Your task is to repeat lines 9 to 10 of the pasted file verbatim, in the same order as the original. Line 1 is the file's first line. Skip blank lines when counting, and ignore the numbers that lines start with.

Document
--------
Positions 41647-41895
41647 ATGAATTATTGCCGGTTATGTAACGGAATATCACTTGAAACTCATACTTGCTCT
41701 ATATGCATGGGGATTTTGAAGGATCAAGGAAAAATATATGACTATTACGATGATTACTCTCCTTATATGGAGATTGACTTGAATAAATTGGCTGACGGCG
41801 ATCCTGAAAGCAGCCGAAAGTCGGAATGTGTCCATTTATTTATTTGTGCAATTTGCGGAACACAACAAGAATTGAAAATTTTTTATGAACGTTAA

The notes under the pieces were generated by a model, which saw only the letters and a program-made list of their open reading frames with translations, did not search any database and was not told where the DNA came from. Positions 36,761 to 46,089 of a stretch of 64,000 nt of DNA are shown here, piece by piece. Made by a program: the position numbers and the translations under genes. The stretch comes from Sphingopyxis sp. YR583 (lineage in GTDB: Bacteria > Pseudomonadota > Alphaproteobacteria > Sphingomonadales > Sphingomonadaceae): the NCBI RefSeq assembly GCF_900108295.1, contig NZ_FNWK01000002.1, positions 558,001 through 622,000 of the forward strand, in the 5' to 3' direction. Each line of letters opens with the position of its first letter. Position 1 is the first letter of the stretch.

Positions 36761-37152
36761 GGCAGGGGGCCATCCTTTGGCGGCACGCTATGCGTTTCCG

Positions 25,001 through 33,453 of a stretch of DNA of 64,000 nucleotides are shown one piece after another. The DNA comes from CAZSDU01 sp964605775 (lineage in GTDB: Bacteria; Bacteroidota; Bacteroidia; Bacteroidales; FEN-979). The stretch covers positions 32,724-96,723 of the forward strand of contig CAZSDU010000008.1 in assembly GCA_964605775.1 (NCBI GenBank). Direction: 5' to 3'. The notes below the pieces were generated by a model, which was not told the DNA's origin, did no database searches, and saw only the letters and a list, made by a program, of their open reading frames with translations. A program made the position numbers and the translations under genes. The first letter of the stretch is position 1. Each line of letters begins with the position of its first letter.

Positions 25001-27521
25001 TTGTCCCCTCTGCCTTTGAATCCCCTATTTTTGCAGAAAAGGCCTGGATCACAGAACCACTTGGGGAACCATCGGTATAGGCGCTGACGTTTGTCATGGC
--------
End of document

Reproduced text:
Positions 25001-27521
25001 TTGTCCCCTCTGCCTTTGAATCCCCTATTTTTGCAGAAAAGGCCTGGATCACAGAACCACTTGGGGAACCATCGGTATAGGCGCTGACGTTTGTCATGGC